I bought an iphone 5 last year 16 October to be precise. At the time, they were not selling any iphone 5 cases, but the apple store chap did say that they had one just come in, the Incase Snap Case, which I promptly purchased. A grand total of £718.95
I’ve owned iphones for many years, but within a month, I it slipped just over 1 foot onto the floor and the screen promptly cracked. Ho hum, these things happen. No big deal, shame the case wasn’t up to much !
Skip to a month or so later whilst using my iphone at my parents house over their wifi. The iphone consistently lost the wifi signal, connected with 1 bar strength, data streaming stalled. Sometimes it would not see any Wifi networks at all. In order for it to work, I’d have to reset the phone completely and it would work for another 10 minutes or so. Bearing in mind, my iPad3 was connected to the same wifi network without any problems at all. It maintained a consistent connection, fast and working how wifi should work. Most annoying that my iPhone5 wouldnt.
Xmas 2012 released a new update to the operating system 6.0.2 which apparently would address some ‘wifi issues’. Applied this, but still the iPhone suffered the same problems. Searching the internet revealed a host of other iPhone5 users who were suffering the same problem. http://discussions.apple.com/message/19891867#19891867
I decided I should make an appointment with the ‘Genius Bar’ at my local Apple store (Brighton). Filling in the problems I was having with Wifi in the form.
When I got to the store, they said “Ah yes, problems with Wifi. Have you backed your phone up” implying that they knew about this issue and were likely to replace the phone. When the genius saw me, they said yes they could replace the phone, until they say the crack on the screen. Ah, you’ll have to pay £179 to have a replacement. I asked whether the cracked screen was why the wifi wasn’t working ? No, the wifi problem is a different issue.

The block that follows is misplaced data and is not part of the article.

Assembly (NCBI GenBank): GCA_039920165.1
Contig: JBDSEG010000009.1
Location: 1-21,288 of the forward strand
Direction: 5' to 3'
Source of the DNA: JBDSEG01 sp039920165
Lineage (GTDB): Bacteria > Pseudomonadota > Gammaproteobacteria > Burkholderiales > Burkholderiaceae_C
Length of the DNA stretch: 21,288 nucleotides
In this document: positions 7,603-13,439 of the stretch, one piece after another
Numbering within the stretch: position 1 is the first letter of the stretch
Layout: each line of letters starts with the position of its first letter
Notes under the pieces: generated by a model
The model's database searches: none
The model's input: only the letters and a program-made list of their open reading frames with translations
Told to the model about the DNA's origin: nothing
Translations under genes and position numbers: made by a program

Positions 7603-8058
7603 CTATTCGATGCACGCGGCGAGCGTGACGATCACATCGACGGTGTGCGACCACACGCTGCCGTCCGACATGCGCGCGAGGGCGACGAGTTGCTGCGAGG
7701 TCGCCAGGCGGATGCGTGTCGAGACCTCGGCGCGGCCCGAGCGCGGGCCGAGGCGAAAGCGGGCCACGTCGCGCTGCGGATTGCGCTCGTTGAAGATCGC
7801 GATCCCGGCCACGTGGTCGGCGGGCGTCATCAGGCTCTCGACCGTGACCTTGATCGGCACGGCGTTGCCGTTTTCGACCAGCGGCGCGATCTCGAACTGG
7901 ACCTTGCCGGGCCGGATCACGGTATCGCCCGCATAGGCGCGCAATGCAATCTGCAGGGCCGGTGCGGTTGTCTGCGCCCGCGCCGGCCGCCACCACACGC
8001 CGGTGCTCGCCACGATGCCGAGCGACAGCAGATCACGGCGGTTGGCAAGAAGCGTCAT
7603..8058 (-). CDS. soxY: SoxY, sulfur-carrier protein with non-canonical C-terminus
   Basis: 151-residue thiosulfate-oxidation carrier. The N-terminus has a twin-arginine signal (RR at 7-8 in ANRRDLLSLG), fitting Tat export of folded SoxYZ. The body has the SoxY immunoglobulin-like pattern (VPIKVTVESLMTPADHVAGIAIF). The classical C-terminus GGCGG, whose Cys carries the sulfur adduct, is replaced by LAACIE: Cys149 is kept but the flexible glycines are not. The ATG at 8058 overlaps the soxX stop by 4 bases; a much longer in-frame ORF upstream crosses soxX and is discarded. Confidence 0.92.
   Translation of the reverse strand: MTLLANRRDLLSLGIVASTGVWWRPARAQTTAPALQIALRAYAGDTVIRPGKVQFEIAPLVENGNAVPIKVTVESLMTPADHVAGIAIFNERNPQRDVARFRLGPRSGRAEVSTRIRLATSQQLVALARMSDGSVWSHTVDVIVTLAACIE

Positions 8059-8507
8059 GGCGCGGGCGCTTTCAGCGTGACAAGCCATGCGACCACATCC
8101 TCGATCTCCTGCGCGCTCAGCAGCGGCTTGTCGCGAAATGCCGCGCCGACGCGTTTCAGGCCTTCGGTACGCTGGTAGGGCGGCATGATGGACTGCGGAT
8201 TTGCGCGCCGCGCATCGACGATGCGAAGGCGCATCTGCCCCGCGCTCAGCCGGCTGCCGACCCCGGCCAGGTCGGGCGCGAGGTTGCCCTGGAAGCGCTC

I refused to pay £179 to get the wifi working as advertised, filling out the online survey that was sent to me asking how my ‘experience’ went. clue <Not good>.
Later that saturday evening, I received a phone call from the Apple store manager, Nye Wright. He wanted to know why I hadn’t had a good experience. I told him exactly why. I wanted my wifi fixed, so that it would work as advertised. He went on to reiterate that as my glass was cracked, they could not repair the wifi without charging me £179. I told him that the crack on the screen doesnt bother me, but the wifi problem does. Again, he reiterated that they cannot repair just the wifi, they would need to replace the whole phone.
This goes against the Trading Standards which specify ;
When am I entitled to a repair?
If you have ‘accepted’ the goods and you discover a fault, you can ask the trader to repair it free of charge. This repair should be carried out by the trader within a reasonable time and without significant inconvenience to you. If repair would be impossible or disproportionately expensive, then the trader may offer replacement or another remedy such as partial refund. For example, a cheap electrical item may cost more to repair than it would to replace.
Even if you have not accepted the goods, you could still opt for repair. If the repair does not resolve the problem, you could still reject the goods for refund.
The manager went on to say that if I had bought a car, wrapped it around a tree, then found out there was a product recall, I couldn’t be expected to have that car replaced free of charge. Which is a bizarre analogy to use !
A more fitting analogy would be that if I had a crack on my windscreen and there was an inherent problem found with the exhaust, then they would refuse to fix the exhaust problem as the windscreen was cracked. This stems from the fact that Apple won’t repair the problem as it’s not cost effective for them, but replace the phone entirely and then use your old phone for spare parts and reconditioning. Trading Standards quotes “ If repair would be impossible or disproportionately expensive, then the trader may offer replacement or another remedy such as partial refund.”